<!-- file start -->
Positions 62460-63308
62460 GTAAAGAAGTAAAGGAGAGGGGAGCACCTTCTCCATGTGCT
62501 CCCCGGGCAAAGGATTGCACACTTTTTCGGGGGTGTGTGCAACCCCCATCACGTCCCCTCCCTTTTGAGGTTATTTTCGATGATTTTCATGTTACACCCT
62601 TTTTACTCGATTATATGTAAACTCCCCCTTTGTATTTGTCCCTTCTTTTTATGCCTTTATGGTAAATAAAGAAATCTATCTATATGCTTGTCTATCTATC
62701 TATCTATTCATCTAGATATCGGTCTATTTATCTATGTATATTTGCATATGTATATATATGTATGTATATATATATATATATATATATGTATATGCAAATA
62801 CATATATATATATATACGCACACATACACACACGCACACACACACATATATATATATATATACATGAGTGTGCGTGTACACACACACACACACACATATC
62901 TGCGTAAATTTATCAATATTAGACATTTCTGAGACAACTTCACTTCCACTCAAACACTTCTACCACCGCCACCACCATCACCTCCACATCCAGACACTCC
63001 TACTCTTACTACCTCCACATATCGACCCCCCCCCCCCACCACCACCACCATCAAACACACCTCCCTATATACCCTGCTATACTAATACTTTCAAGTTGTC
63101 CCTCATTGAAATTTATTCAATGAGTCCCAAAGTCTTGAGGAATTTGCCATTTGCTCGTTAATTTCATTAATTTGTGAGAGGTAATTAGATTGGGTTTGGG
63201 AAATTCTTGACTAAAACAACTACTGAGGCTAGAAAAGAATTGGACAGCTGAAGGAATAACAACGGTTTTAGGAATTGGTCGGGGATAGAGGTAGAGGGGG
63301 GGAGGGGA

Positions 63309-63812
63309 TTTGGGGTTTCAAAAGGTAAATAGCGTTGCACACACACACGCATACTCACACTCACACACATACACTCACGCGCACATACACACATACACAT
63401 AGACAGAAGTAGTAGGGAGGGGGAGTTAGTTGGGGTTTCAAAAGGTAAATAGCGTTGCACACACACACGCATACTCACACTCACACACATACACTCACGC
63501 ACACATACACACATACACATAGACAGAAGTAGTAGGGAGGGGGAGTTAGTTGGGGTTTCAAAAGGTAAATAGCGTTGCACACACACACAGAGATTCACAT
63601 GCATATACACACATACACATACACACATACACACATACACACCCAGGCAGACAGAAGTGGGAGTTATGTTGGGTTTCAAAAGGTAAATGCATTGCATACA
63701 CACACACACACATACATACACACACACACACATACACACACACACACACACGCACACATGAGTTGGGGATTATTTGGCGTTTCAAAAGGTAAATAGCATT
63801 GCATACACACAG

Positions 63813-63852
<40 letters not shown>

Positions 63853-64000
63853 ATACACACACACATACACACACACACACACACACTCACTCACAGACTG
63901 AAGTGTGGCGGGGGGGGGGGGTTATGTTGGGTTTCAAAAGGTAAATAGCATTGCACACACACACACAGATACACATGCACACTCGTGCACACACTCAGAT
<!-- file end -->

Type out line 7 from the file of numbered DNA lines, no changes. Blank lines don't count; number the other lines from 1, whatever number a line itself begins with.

62901 TGCGTAAATTTATCAATATTAGACATTTCTGAGACAACTTCACTTCCACTCAAACACTTCTACCACCGCCACCACCATCACCTCCACATCCAGACACTCC